The full story can never be made public, but I had to leave New York in a hurry; angry people were looking for me.  I left my apartment with just a few minutes’ warning carrying nothing except my passport, the Williamson cats, and Mrs Williamson (she didn’t want to go).


This article was originally published on August 27, 2009. Dear Scotland is currently enjoying a winter break and will return to full service on January 3, 2010.
In the meantime, feel free to enjoy some of the most popular articles of 2009, watch the Dear Scotland Christmas video and vote in the Scotland’s Greatest Ever Vocalist Poll.

Ten Things You Just Don’t See These Days…continued

However. just like Bruce Willis in Pulp Fiction, I had to make a dangerous unplanned trip back to Chez Williamson in order to salvage one prize possession I forgot and could not leave behind – my videotape of the Scotland-Holland 1978 World Cup game.  I mean, it was the full 90 minutes!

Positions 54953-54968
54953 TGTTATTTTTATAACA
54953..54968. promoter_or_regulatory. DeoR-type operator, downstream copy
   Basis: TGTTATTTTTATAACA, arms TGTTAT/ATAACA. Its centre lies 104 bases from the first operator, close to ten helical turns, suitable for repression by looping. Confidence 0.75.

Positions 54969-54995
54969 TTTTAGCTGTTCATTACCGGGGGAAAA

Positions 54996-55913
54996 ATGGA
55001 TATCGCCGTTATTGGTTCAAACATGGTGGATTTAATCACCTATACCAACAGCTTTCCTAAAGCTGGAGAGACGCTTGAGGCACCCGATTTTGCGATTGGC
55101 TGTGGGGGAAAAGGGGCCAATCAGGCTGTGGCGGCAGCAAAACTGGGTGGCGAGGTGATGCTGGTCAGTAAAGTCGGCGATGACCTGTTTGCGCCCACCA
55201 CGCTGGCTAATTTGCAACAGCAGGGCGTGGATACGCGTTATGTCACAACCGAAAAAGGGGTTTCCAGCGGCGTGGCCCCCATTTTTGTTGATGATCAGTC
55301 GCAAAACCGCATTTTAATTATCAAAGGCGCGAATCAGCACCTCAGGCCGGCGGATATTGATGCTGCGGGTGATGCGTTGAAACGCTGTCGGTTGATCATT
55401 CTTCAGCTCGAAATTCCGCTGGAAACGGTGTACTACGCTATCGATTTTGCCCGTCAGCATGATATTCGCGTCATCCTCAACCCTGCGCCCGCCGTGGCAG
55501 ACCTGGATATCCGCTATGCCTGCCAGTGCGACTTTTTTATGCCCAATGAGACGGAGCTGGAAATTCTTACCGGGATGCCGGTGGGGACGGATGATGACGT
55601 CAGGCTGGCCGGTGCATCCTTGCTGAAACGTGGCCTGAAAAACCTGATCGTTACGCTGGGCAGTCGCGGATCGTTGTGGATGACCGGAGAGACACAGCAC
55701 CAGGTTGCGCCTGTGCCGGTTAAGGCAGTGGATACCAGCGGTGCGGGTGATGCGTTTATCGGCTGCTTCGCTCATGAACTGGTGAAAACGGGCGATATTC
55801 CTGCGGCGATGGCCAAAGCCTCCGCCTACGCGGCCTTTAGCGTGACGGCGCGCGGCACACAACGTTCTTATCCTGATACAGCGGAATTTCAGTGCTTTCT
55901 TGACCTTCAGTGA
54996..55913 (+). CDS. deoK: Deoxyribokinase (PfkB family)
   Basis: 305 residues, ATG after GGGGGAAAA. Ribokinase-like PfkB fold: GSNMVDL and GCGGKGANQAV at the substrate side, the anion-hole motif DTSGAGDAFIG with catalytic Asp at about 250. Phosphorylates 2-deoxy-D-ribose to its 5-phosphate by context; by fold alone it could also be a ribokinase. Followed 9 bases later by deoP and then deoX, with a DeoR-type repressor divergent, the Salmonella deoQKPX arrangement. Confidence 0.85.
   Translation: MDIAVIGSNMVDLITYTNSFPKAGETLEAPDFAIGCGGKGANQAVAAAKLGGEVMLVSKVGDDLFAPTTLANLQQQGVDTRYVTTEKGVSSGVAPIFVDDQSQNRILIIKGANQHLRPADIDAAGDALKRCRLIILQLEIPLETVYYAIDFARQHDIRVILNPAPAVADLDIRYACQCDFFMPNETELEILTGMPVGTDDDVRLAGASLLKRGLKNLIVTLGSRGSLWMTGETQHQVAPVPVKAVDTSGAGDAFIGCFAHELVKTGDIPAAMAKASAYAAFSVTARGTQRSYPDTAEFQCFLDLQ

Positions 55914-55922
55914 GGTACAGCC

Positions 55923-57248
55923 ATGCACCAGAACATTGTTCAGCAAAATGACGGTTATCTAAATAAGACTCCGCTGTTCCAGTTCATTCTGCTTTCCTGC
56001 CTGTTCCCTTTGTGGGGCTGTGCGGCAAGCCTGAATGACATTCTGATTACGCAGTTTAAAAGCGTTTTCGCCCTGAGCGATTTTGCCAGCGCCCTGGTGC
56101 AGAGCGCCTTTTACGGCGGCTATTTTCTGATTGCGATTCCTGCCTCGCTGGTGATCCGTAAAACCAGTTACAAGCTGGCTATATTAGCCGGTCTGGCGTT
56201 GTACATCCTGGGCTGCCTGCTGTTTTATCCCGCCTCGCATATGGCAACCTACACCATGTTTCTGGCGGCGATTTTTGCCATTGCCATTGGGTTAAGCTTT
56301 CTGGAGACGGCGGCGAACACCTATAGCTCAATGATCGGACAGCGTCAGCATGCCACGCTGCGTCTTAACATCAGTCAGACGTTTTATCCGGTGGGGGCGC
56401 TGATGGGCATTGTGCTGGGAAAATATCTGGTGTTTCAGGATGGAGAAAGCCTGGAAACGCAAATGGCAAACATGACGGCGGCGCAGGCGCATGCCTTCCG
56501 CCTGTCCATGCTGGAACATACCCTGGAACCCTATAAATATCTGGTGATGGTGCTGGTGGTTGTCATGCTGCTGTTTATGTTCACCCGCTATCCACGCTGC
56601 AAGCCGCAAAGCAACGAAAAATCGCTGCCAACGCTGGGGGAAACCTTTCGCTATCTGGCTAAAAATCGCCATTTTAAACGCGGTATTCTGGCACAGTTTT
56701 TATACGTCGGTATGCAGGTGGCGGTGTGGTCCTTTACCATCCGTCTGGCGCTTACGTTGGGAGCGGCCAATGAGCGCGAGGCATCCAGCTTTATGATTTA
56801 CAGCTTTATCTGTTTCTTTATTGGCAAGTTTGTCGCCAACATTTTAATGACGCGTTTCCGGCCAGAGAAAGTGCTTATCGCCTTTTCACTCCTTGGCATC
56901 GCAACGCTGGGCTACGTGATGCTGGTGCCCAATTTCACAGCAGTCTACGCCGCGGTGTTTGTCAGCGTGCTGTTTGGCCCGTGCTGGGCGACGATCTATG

During my regular Sunday morning viewing of that tape, while realising how football fashion had moved on over the years, I began to reminisce about all the other things that have changed in that time.  So I present you with Billy Williamson’s “Ten Things You Just Don’t See These Days”.  I’m not saying that football’s better or worse without them (though it is mostly worse) – it’s just different.

#10 – Men peeing on the terraces
Yes, you do still have terraces, though not in any league branded with the “Premier” appellation.  But you don’t get sold-out, packed-like-sardines terracing these days, which means no-one can justify simply whipping it out and having a slash right where they are.  I’m not sure they could justify it back then, either, but it still happened.

#9 – Cash at the turnstile
Well, again you do still get this, but it’s been a long time since I’ve been able to rock up to a big game cash-in-hand and pay my way in.  Even in the lower English leagues, which I do occasionally visit, you have to buy a ticket from someone then walk round to the turnstile and give it to someone else.  I guess that’s progress, but it’s also how the Soviet Union used to work.

#8 – Trying not to get hit with coins, golf balls, and crisp bags full of shit